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All diagonals via KeyEvent working but one.  RSS feed

 
Andrew Holifield
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Howdy there. I was struggling with trying to implement diagonal movement via KeyEvents and finally thought I had it until I noticed one diagonal, being the W+D (up+right), would not work.
Changing the W or D key in the situation of both being pressed fixes it, but I am trying to retain the wasd movement. When both are pressed no diagonal movement occurs, but independently they work just fine. I've been stuck on this for a while with no clue how to go about fixing it. I am able to provide more if my question is unclear. Any and all suggestions are appreciated!
 
Norm Radder
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When both are pressed no diagonal movement occurs,

How are you keeping track of which keys are currently pressed? The keyPressed method will tell you the key that was just pressed. The code needs to remember what keys have been pressed and not released to detect when more than one key is pressed.

If the other diagonal moves are working, what is different for the one that does not work?

How are you debugging the code to see what is happening when it executes? I use print statements to print out the values of variables as they are set and used.

Note: Comments in the code would help others see what the code's logic is.
 
Andrew Holifield
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keeps track, and is removed in the keyReleased method. As said the other 3 diagonals do work but the W + D does not.
 
Norm Radder
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the other 3 diagonals do work but the W + D does not.

What is different for that combo of keys?

How are you debugging the code to see what is happening when it executes? I use print statements to print out the values of variables as they are set and used.

Note: Comments in the code would help others see what the code's logic is.
 
Andrew Holifield
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I just run the build of my game to test everything. Nothing is different in the setup of this diagonal to the others. I'm unsure why the W + A diagonal works but the W + D does not. Same for the D + S, both keys work in conjunction with others but not when used together
 
Norm Radder
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How are you debugging the code to see what is happening when it executes? I use print statements to print out the values of variables as they are set and used.
What is in keys after line 7?

Note: Comments in the code would help others see what the code's logic is.
 
Andrew Holifield
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Unsure how to answer that question. I use the console to see fps, ticks, etc if that is what is being asked. I tried to use a print statement and the line I wanted to print did not come out, so unsure where the problem lies.
 
Andrew Holifield
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keys uses pressed to have whatever key is pressed added to it and then acts upon seeing which key(s) are pressed.
Oh I use Eclipse if that is of any help.
 
Norm Radder
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What is in the array: keys when the code is executed? Use the Arrays class's toString method to see:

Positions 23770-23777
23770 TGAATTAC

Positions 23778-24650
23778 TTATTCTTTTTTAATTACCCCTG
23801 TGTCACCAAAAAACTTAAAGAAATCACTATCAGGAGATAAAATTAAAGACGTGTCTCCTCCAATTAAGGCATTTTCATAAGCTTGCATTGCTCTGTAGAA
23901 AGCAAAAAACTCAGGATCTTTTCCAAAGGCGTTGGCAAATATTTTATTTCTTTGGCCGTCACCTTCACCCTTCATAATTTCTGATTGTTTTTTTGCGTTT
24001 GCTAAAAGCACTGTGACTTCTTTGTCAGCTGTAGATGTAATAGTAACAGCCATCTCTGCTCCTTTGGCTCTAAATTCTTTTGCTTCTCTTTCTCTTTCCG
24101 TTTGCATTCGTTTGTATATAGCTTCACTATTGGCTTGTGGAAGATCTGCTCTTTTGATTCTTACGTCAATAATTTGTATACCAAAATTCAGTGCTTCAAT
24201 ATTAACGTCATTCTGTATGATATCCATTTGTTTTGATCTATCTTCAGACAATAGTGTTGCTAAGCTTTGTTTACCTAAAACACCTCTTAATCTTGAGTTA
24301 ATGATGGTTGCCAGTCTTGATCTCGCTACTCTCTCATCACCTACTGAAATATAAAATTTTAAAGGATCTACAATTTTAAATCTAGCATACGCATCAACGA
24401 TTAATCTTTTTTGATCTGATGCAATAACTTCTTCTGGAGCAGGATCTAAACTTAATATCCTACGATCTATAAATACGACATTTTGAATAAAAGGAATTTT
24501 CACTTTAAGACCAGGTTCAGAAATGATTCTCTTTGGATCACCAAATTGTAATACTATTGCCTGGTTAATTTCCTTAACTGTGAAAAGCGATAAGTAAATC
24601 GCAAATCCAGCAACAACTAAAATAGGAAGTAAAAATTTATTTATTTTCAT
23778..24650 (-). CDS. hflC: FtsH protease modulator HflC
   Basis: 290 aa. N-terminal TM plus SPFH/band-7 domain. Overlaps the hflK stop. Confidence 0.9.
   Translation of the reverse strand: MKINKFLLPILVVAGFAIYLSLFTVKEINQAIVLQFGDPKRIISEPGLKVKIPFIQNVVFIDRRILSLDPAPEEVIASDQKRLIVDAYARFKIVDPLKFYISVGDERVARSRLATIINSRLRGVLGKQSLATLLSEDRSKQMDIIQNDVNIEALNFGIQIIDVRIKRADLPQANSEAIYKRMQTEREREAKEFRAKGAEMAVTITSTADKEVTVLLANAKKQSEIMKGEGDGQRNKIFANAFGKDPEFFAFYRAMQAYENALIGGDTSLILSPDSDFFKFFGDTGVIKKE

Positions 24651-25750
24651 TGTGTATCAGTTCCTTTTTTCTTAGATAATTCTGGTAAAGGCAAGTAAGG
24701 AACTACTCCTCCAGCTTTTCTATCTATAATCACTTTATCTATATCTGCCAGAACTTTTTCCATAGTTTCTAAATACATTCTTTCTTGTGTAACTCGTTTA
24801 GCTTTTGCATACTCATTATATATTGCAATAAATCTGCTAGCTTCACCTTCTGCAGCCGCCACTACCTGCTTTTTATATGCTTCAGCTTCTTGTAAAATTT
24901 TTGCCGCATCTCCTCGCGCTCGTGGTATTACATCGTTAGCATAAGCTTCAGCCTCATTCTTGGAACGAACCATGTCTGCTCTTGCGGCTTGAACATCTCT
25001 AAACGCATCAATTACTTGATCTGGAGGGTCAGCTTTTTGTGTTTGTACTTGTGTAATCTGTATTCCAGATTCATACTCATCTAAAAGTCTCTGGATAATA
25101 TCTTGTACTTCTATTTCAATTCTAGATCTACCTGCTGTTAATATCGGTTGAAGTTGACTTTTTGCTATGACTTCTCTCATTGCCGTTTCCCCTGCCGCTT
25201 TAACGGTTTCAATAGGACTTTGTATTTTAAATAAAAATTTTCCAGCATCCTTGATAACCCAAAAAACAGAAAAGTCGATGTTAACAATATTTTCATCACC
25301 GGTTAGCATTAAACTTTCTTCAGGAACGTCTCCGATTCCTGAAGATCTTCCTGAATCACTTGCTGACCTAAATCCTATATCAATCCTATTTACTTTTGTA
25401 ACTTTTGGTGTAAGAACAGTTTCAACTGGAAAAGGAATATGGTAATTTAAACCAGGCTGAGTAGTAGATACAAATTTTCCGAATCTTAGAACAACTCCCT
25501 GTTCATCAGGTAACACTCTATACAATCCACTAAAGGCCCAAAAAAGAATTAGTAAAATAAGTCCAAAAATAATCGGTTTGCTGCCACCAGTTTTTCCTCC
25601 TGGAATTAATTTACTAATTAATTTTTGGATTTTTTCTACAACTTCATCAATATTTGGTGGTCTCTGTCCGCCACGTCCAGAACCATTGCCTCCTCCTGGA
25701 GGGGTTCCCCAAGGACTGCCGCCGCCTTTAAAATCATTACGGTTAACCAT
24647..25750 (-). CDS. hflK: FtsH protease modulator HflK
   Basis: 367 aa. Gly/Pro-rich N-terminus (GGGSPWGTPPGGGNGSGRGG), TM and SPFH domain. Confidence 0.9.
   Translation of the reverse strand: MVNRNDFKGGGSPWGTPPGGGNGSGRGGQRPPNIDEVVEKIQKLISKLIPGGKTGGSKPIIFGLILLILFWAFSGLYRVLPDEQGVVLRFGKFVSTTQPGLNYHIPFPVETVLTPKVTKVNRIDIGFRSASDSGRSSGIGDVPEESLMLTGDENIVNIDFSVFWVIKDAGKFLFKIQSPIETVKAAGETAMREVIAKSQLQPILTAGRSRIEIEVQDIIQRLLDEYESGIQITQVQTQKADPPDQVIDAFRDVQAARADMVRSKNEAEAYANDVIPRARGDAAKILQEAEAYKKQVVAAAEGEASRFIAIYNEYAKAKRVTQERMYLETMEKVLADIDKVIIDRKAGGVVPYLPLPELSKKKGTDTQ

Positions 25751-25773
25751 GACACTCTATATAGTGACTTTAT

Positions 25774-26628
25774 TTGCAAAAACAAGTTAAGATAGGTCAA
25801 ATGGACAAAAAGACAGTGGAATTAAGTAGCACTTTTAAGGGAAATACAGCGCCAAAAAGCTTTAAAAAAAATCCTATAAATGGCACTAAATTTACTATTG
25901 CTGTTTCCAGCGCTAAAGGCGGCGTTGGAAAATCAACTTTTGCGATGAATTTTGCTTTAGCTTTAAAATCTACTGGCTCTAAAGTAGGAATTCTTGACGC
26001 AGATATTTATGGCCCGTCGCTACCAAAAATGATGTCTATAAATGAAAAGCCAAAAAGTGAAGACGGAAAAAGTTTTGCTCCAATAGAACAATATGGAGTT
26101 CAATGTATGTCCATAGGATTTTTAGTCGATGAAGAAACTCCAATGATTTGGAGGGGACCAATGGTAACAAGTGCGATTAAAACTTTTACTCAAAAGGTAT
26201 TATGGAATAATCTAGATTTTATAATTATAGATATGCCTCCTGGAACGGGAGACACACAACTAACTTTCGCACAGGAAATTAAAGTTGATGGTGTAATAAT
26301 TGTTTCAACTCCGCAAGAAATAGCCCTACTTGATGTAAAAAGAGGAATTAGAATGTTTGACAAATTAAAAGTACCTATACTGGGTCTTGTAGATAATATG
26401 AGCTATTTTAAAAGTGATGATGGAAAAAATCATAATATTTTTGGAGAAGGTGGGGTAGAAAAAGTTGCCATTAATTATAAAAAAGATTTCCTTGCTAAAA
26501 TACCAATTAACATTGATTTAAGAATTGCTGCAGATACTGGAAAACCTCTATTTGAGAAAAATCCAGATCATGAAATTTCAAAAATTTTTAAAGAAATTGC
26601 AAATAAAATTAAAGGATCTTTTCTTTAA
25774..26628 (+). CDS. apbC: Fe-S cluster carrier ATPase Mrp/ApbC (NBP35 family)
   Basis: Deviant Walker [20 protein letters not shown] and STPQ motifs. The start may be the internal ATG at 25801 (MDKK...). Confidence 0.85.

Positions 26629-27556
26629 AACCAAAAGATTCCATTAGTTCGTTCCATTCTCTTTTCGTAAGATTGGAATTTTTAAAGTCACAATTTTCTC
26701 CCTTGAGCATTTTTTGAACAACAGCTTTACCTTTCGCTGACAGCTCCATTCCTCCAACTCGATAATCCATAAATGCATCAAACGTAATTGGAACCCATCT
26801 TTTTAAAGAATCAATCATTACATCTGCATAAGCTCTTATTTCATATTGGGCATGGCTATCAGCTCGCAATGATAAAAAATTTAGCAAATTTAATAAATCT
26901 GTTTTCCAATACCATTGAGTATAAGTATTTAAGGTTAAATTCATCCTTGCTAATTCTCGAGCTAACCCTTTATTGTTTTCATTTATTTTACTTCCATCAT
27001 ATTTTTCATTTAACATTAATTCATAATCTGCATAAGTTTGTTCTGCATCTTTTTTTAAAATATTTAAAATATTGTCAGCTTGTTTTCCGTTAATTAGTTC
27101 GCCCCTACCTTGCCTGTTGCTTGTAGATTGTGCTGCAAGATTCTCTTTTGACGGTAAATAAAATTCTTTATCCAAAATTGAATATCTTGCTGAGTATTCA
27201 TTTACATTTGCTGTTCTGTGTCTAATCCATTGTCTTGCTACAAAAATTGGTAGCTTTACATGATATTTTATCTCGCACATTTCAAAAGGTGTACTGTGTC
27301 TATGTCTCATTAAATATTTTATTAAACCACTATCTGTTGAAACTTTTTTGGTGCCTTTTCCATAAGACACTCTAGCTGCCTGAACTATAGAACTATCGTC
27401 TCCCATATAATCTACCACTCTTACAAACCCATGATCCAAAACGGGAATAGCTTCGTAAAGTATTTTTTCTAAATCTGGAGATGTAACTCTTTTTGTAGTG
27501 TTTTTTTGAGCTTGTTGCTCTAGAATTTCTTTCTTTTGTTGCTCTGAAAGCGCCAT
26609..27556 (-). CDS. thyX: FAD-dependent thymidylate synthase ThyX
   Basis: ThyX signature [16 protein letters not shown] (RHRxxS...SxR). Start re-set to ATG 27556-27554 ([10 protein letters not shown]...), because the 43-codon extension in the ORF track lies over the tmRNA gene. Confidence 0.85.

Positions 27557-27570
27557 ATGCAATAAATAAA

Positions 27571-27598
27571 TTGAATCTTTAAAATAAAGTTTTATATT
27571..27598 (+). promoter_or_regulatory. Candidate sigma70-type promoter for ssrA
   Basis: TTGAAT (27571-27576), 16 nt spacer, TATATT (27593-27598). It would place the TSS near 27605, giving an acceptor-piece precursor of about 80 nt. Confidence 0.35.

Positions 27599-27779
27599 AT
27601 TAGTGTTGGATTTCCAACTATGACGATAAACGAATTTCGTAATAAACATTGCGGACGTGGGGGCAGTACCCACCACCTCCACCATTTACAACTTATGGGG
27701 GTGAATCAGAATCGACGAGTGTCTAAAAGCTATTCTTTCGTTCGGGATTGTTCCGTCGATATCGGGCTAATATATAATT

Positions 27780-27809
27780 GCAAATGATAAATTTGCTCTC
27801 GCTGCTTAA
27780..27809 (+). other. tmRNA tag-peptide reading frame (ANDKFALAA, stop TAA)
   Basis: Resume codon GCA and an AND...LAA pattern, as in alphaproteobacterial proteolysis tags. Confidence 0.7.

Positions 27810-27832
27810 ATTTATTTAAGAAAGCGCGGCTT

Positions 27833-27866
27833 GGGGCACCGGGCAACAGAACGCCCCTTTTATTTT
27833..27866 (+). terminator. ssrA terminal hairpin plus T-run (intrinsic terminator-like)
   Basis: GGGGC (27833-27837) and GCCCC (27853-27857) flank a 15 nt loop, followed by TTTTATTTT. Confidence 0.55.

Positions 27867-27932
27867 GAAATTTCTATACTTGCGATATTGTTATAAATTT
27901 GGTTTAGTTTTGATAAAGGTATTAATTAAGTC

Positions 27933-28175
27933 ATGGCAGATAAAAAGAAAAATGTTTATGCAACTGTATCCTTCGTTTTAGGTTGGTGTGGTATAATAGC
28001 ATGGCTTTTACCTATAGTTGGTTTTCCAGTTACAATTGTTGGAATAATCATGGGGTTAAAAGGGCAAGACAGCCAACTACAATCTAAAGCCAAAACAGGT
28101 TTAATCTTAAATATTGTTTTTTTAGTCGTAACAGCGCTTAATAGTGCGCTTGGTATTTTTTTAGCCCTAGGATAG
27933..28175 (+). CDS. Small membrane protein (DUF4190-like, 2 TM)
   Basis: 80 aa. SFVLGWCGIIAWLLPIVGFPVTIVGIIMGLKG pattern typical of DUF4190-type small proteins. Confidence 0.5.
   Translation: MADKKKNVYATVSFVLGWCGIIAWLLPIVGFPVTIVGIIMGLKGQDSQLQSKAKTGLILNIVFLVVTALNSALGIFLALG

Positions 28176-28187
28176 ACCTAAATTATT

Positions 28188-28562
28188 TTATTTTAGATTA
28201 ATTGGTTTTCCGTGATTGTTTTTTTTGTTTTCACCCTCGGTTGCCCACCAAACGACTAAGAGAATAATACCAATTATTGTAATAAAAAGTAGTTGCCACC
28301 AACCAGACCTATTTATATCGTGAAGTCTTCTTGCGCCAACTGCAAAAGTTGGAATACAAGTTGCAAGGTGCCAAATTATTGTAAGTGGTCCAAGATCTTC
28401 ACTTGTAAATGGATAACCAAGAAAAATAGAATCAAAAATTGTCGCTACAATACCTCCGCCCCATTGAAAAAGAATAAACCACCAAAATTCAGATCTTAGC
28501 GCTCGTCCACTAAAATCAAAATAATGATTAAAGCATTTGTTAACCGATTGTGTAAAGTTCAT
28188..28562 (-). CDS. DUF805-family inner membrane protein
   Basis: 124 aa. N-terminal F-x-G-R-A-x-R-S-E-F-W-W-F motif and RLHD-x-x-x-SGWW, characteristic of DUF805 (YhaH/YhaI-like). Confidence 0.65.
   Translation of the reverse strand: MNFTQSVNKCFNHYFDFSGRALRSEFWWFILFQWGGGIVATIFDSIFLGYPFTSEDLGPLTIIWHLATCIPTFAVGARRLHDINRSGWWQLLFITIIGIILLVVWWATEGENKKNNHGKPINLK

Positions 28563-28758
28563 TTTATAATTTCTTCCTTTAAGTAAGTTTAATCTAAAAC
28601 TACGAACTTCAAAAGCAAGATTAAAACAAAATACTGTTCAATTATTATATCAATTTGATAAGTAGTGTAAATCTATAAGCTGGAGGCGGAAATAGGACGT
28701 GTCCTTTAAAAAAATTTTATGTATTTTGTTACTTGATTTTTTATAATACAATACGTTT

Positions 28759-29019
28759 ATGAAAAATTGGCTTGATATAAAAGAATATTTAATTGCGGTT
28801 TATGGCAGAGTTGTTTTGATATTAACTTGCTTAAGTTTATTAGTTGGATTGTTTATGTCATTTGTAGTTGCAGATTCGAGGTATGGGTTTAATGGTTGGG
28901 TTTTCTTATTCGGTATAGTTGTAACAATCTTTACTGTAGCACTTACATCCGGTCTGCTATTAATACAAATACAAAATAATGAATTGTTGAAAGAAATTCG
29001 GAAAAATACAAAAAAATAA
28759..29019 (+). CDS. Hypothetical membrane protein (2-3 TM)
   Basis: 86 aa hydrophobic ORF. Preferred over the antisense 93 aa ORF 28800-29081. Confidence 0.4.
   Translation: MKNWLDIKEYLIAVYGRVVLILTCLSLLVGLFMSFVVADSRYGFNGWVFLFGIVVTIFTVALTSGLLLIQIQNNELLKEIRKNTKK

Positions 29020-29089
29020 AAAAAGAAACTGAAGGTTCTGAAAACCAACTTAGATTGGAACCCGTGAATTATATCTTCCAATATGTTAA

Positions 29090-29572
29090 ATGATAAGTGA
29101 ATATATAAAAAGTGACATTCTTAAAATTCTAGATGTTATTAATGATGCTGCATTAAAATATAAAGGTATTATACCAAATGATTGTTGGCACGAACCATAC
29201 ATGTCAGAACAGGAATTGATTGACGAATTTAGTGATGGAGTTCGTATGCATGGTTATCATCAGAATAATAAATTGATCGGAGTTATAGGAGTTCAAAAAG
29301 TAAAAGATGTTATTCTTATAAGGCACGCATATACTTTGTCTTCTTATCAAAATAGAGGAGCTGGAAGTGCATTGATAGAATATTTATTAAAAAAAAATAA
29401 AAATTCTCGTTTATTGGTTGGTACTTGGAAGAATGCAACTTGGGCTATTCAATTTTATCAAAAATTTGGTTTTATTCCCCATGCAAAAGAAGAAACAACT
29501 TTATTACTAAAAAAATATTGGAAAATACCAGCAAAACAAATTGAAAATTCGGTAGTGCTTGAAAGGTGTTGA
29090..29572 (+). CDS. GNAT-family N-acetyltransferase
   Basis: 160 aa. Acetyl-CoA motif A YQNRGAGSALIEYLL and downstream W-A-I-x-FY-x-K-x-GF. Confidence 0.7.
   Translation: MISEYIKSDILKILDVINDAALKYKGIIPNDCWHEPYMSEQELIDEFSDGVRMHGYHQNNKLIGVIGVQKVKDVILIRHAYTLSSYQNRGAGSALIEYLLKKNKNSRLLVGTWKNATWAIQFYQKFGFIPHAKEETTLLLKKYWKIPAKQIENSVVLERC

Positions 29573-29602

Andrew Holifield
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an ID [68, 87] is what comes when W + D are pressed.
 
Stephan van Hulst
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Because you're using a TreeSet and your keys are probably in the wrong order. Aside from the quick fix of swapping W and D, there's no reason to check if you're pressing two buttons at the same time. Just decouple the horizontal and vertical directions:
 
Andrew Holifield
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I cannot believe I didn't think of just switching the letters around considering D changes the x and W changes my y... wow /.- Thank you. Your option is probably much more efficient but I am having a hard time understanding some of it.
 
Norm Radder
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I am having a hard time understanding some of it.

Are the coding standards today to NOT use comments? Is there a problem when a programmer adds comments to his code?
 
Andrew Holifield
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No! I'm just INCREDIBLY new and this is very incomplete. I shall try to make it a habit in the future to add comments to my code.
 
Andrew Holifield
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And I understand most of the logic in Stephan's suggestion just a few things included I haven't used before.
 
Stephan van Hulst
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Maybe it's easier for you to understand if we do away with the maps and the enums:
 
Andrew Holifield
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Switch statements also make the code much cleaner in comparison lol. I will try to implement this. I appreciate the suggestion, and thank you to Norm as well for getting me to instill a better programming habit
 
Stephan van Hulst
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I disagree. I avoid switch statements like the plague. If this were my application, I would use the variation that uses enums and maps, because it's more flexible and configurable, except I'd document it better, as Norm has suggested.

If I'm tempted to write a switch statement, it tells me my code is too rigid.
 
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